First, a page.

In Search of Rosebud

By Kathy Haggis, March, 3, 2011

How does an individual go so far off the beam as to think he can defame any number of people and entire institutions with impunity?  One thing I know from having been at the receiving end of such a campaign, is that not only must the perpetrator spin stories so carefully woven with half-truths that they can turn your own parents against you, but, sooner or later, he must also convince himself that even his wildest fabrications are true.  In other words, the confidence man must learn to con himself.

One would think it a near impossible feat for the sharpest amongst us to delude themselves that successfully.  But Hollywood has a way of bringing even the most astute to their knees: enough fame and riches and it becomes awfully difficult not to begin believing one’s own publicity.  And once addicted it’s hard to go without.

When a career takes a turn for the worse, it’s not usually apparent to the public until after the funeral.  But the old cliché “you’re only as good as your last film” is all too true and it truly can take only one misstep to make the phone stop ringing.  If you’re an honest person, you work harder.  But if you’re not used to responding to tough times with integrity, and maybe you’re not sure you deserve all the credit you took, you might look for a shortcut.

At this point it’s common enough to cast about in desperation for new ways to generate publicity.  Easy to do if you are an actor but, unless you are already a legend, not so easy for a director.  And if you are primarily a screenwriter– the Hollywood equivalent of the office nerd – forget about it!  Writers only make intriguing copy from behind the keyboard.

…Unless of course that writer can dream up some kind of high-profile “confession” to make.  That’s been known to work.  If he can blame someone else for his “failure to see the light,” even better.  And if at the same time he can launch some “crusade for justice” that earns labels like “maverick” and “defender of the disenfranchised” (while distracting from some rather unattractive personal conduct of his own), well, that’s gold.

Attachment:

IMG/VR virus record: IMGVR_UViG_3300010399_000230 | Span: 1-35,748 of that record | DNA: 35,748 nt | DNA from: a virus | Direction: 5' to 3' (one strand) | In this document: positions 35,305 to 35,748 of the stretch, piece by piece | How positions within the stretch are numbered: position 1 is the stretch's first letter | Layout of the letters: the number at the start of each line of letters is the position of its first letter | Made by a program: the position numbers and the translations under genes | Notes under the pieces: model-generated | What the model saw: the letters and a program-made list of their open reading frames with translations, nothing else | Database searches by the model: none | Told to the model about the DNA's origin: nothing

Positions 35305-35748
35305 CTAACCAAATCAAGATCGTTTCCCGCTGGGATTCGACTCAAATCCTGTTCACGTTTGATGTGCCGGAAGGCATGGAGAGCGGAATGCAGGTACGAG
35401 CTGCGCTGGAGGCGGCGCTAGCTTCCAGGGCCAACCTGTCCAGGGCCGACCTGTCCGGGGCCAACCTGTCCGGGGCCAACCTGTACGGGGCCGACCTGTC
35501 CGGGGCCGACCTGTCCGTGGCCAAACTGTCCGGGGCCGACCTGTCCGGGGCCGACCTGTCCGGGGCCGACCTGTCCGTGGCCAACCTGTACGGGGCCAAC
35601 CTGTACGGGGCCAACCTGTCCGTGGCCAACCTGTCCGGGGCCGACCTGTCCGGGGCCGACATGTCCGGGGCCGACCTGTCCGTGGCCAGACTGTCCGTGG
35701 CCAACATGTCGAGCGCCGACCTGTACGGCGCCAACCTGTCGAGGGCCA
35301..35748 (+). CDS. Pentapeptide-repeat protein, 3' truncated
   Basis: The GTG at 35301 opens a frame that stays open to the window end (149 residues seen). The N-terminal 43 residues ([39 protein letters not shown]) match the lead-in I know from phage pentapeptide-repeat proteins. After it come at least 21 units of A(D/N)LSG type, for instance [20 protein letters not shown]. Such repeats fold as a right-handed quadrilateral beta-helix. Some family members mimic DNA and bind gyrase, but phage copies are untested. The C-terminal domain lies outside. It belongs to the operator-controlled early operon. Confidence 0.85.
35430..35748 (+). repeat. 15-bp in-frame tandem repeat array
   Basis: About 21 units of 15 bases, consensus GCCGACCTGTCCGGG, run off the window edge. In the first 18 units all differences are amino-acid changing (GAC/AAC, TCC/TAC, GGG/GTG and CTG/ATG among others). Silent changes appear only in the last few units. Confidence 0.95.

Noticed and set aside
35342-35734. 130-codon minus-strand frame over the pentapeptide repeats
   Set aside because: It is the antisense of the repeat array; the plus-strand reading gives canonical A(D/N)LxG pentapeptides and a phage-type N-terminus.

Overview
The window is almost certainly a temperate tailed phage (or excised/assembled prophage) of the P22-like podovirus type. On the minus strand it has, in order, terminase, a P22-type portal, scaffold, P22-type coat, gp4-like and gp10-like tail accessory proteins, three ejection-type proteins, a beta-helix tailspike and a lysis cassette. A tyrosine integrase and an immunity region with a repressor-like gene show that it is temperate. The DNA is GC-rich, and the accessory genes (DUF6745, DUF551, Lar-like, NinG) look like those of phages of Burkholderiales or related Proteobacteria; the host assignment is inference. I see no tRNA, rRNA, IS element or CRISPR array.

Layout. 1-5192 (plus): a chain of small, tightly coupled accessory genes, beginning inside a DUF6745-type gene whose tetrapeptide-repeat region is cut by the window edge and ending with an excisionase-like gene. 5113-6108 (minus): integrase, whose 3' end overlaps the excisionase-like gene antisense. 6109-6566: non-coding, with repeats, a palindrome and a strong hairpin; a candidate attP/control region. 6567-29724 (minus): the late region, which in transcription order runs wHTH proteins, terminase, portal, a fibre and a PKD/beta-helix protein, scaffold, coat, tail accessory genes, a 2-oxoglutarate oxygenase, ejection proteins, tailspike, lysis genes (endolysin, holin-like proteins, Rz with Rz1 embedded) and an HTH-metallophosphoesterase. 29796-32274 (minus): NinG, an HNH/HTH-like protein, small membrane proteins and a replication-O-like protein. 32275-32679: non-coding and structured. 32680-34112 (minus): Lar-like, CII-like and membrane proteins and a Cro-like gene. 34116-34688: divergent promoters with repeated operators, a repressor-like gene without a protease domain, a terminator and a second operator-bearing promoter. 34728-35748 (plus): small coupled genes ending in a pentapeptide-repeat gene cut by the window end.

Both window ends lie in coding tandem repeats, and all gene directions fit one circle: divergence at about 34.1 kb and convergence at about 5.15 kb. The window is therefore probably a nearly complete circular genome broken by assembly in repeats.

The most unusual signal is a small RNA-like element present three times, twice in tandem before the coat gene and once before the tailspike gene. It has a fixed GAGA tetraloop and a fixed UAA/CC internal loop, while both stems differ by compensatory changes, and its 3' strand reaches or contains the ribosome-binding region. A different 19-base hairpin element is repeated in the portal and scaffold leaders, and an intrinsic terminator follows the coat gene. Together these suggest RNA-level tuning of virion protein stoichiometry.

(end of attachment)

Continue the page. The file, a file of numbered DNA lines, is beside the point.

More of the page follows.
I was interested to read this quote from police veteran Dennis Marlock, who authored the book How to Become a Professional Con Artist (Paladin Press, 2001):

“…smart people are easier to fool precisely because they think they’re too smart to get scammed….The easiest people to deceive are those who think that they are immune to deception.”

Paul Haggis was as much a fan of Citizen Kane as any ambitious writer who ever dreamt of a Hollywood career.  In Welles’ story, a young man corrupted by what he considers to be undeserved wealth and power attempts to legitimize himself with a “crusade for justice” only to end his life a victim of his own delusions of grandeur.  I’m sure Paul is not the only aspirant who failed to note that it is as much a cautionary tale as it is a lesson in film craft.


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